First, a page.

I just found this interesting article about walking the “fox walk”.  I haven’t read it fully, but I thought I would link to it.  I don’t think bunions are caused by shoes necessarily, but by bad food mechanics (which aren’t really helped by shoes). I found the link via this article about barefoot running on Neatorama.

I personally love the Vibram FiveFingers shoes.  I’ve been wearing them for 3 years or since they first came out.  And I have gone running with them.  It is tricky to walk in a city environment with them though.  They don’t provide any padding, so walking on concrete can cause sore feet more quickly than when wearing shoes, even for people who have mobile, well-adapted feet.  But it does really allow you feel how you use your feel.

A good, mobile walk does involve a 3-D movement of the hips as well as twisting of the spine at several different depth levels (think of 3 varying length springs within one another).

If you have any shoe questions, send me an email or leave a comment.

Posted by Jon Grossart in Application, Rolfing® Structural Integration, 0 comments

Am I {insert movement} wrong?

Feel free to insert any action if you want, and the answer is still the same.  NO.

If you have an underlying pathology (i.e., disease), then there is something that can benefit from “fixing”.  But other than that, there is nothing wrong with anything you move with your body.  And if anyone (Rolfer or otherwise) tells you that, stop, turn around, and run out the door.

Rolfing looks to help free your body and give you options of moving differently.  We want you to be able to choose what feels “right” for you in the moment to be able to do.  Sometimes, having a slouched, hunched posture is really beneficial (think dark alley and not wanting to be noticed, or hide-and-seek)–it can make you smaller and harder to notice.  If you’re getting yelled at by your boss or significant other, standing tall and proud may not help that situation.  On the other hand, if you’re talking about how great your weekend was or something inspiring to you, that same posture isn’t really appropriate anymore.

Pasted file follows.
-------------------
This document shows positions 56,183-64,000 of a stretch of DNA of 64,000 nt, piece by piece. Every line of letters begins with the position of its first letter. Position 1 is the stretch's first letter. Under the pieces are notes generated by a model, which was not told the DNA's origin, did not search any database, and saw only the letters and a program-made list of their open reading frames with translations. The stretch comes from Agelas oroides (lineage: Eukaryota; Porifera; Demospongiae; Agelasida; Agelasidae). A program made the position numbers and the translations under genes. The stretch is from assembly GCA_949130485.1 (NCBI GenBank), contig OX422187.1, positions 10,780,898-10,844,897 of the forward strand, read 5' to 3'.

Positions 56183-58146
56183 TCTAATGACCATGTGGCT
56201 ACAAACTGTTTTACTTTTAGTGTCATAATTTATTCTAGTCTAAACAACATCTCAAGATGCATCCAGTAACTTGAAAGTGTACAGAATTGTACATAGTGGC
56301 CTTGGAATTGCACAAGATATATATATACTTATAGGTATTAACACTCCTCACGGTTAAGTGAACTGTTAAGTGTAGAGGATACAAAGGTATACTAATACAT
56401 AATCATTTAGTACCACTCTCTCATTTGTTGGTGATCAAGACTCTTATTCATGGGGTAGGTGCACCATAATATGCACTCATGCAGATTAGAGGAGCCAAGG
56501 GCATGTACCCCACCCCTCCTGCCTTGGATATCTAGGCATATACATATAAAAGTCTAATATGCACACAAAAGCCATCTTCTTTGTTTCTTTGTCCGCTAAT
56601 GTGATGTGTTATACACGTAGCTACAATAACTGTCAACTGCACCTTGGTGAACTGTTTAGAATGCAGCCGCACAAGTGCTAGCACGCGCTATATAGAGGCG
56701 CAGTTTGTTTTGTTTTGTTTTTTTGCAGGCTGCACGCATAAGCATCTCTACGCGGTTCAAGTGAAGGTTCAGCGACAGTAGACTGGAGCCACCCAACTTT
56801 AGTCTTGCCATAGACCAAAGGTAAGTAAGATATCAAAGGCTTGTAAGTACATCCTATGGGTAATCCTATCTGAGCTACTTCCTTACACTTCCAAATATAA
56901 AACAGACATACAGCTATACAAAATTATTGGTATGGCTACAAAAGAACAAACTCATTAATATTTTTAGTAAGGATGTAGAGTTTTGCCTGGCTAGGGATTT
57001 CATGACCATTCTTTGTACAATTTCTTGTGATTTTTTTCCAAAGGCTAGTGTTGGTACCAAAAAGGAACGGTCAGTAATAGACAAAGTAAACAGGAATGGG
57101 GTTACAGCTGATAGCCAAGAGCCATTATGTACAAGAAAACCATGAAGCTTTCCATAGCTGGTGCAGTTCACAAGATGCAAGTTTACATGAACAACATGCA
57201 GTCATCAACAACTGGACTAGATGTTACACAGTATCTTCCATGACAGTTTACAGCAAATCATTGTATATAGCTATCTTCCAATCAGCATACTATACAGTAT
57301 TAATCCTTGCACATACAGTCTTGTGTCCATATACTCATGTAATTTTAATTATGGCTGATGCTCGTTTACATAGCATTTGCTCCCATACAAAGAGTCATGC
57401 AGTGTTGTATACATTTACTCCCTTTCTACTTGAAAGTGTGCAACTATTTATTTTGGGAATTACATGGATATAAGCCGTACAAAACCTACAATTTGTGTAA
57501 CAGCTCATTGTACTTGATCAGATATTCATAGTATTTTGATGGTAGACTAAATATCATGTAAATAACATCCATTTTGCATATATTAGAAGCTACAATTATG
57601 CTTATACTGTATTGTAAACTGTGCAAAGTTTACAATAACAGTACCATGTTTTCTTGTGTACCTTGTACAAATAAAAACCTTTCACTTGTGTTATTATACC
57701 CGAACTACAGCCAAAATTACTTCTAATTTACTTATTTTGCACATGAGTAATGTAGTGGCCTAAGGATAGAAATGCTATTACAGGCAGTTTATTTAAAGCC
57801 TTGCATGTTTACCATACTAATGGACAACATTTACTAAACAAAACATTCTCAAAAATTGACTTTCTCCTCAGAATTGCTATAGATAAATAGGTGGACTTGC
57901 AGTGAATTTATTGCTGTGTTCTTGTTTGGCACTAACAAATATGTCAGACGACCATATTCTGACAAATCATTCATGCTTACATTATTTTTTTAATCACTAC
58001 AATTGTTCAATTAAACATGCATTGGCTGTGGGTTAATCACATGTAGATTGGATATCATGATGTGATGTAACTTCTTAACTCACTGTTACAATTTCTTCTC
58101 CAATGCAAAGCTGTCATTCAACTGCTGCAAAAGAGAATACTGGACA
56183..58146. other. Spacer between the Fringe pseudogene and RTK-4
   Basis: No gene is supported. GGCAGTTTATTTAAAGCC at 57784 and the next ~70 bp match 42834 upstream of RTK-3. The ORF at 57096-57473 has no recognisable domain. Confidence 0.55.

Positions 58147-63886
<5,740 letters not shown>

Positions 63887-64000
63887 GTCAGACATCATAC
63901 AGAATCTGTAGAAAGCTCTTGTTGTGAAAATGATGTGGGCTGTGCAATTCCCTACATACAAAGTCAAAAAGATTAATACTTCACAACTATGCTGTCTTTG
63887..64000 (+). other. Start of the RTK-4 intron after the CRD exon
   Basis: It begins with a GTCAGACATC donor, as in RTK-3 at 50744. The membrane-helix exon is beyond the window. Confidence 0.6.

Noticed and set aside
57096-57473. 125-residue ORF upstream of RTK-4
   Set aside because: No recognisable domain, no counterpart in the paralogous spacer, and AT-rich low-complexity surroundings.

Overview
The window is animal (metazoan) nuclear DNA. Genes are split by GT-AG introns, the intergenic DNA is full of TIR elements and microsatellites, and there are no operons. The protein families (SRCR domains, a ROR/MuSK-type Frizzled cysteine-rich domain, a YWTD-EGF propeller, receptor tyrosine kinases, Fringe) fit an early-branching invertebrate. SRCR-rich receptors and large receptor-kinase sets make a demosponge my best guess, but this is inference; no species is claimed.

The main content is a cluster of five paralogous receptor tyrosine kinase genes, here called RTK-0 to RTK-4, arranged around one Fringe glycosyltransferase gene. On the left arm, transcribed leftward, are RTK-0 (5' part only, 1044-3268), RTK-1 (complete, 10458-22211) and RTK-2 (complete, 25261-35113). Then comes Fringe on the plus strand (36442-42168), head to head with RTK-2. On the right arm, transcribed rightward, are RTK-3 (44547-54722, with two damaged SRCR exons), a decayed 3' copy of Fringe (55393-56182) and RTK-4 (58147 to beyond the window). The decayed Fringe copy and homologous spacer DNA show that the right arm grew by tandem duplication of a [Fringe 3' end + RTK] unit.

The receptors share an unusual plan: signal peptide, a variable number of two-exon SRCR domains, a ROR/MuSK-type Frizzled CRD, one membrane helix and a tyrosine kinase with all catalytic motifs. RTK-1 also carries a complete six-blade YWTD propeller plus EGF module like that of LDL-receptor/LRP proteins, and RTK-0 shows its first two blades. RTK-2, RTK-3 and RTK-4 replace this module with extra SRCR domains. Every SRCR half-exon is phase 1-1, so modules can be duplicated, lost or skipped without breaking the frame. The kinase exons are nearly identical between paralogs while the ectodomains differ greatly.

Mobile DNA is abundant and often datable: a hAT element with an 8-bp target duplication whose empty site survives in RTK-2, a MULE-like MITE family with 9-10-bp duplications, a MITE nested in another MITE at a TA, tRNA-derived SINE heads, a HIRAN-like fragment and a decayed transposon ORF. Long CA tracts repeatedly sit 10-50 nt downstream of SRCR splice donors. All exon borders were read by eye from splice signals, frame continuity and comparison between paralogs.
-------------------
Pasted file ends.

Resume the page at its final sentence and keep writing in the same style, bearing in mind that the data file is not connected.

I sometimes want to giggle on the inside when I hear “Is my breathing wrong?”.  Are you breathing?  Then it’s not wrong!! Now, there might be a more efficient and easier ways to breathe, but they aren’t “better” in a judgement way, just different.  Unfortunately, I find the English language limiting in this way–better/worse shouldn’t be linked to right/wrong, but they often are.

Scoliosis provides a wonderful example.  Everyone has some level of scoliosis–if you didn’t, you’d find it very hard to walk since your spine wouldn’t move very well.  But some people develop clinical scoliosis.  Are Rolfers looking to straighten that spine out?  Nope.  We want the spine to still be able to move functionally with no restrictions.  Now of course, as you remove the restrictions, the spine tends to become straighter, but the motion is the real goal.

Basically, Rolfing helps you to find about the way to move that best suits you and your individual structure.

Posted by Jon Grossart in Rolfing® Structural Integration, 0 comments